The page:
Showing Kids How to Play With Pets
Kids and pets are a wonderful mix but it doesn’t come naturally for most children. A child needs to be taught about how to be respectful and kind to animals, not treat them like toys. Parents who can show their kids how to play with pets will have children who enjoy a happier, safer relationship with their animals.
You Are the Best TeacherKids learn best by watching what you do with your pet, having things explained to them in a way they can relate to and then being guided through the process the first few times. Until you feel like your child completely has the hang of pet play, make sure playtime is always under supervision. This helps prevent accidents and injuries and is especially important in the case of younger children and toddlers. Before introducing kids to playing with pets, take the time to be sure they fully understand the dos and don’ts of pet playtime. Having children role play with you, with kids playing the part of the pet, is an excellent way to get the point across. You can also use stuffed animals as a way to do a ‘dress rehearsal’ for the playtime with pets.
When Kids Get ExcitedYounger children and toddlers are prone to high-pitched voices, squealing, jumping around, jerky movements and shrieks of delight when they get excited about something. And playing with an animal can be very exciting, indeed! But pets can startle easily, misinterpreting the child’s behaviour as threatening. As the pet becomes afraid, playtime is suddenly over. Parents should help kids work on keeping voices low and calm, gestures slow and smooth and keep jumping to a minimum. With dogs and puppies this is particularly important as the overwrought canine could accidentally bite the child.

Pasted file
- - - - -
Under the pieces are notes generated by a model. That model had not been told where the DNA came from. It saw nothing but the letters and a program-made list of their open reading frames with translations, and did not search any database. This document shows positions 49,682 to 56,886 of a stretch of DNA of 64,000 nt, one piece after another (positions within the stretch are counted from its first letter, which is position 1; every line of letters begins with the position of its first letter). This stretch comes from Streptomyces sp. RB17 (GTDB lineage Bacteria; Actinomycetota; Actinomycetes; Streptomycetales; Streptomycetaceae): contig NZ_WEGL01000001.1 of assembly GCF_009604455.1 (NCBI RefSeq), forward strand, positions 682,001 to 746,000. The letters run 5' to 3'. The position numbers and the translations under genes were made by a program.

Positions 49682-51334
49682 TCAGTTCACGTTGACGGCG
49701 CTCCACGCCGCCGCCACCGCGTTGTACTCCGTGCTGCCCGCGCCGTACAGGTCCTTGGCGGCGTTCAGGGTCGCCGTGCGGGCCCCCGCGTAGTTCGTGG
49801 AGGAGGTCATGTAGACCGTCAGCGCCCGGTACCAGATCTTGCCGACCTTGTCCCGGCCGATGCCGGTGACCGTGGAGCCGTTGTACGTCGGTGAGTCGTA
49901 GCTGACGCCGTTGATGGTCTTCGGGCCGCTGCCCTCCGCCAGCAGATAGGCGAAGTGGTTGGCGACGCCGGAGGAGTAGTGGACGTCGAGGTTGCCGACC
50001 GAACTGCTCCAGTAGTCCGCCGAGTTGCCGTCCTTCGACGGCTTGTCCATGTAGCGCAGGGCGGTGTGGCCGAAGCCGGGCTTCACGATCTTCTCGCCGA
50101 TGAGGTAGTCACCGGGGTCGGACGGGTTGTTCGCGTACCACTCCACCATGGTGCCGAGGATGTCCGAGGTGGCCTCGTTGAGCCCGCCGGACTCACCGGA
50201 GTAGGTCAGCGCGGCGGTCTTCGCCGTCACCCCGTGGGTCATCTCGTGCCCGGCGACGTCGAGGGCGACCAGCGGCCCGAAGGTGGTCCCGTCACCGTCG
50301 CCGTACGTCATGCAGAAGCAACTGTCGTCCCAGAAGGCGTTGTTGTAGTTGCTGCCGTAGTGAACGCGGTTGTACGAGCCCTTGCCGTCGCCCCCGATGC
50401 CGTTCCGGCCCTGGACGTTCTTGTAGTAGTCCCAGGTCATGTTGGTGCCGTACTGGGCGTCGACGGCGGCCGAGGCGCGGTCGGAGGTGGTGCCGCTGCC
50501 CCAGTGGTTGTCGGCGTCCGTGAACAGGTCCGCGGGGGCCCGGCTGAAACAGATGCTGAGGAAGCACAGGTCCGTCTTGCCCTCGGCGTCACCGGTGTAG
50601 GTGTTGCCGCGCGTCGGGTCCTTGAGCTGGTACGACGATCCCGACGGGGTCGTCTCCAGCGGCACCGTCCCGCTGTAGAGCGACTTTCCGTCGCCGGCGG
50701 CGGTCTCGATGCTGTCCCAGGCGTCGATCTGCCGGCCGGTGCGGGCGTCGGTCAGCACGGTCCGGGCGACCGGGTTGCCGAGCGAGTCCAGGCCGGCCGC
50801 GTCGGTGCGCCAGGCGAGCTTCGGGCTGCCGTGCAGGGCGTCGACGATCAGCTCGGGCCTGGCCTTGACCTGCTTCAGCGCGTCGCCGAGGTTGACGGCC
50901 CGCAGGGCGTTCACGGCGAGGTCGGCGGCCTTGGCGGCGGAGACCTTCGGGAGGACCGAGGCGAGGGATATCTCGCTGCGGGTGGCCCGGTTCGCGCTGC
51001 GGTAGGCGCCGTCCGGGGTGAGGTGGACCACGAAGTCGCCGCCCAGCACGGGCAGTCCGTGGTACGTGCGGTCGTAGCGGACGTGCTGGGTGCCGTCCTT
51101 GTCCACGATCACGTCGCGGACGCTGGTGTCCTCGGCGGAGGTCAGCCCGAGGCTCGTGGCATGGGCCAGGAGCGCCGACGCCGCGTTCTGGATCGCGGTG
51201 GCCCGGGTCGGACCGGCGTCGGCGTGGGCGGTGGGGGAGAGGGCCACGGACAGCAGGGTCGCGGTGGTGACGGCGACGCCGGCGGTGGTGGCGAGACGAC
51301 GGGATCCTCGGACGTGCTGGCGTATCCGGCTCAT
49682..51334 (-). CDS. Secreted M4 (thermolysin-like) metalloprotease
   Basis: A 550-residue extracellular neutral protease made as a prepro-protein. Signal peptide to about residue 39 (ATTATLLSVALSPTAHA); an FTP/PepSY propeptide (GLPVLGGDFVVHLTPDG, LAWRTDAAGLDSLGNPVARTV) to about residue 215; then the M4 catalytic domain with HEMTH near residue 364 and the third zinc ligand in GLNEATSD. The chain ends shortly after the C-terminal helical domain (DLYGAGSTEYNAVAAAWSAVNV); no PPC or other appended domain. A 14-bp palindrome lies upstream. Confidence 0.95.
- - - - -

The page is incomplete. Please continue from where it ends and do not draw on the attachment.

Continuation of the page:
Rough StuffOne of the most common mistakes kids make is playing too roughly with their pets. Not only can this lead to your pets being harmed, it’s also a cause of kids getting bitten or scratched in self-defence by the disgruntled or wounded pet. Whether it’s a dog being aggressive after a toy is yanked away abruptly, a cat who scratches when her tail is pulled or a small animal who scrambles to get away when held too tightly, kicking and biting in fear, these incidents are easily preventable. Gentleness is the key to positive animal interactions.
Good Playtime Activities for Kids and Pets:
- Ball tossing
- Frisbee throwing
- String chasing
- Maze building for pocket pets
- Games with treats to reinforce positive pet behaviour
Activities That Can Be Harmful
- Anything involving pulling a toy away from a pet
- Holding animals against their will
- Games with elements of intense teasing and too much animal frustration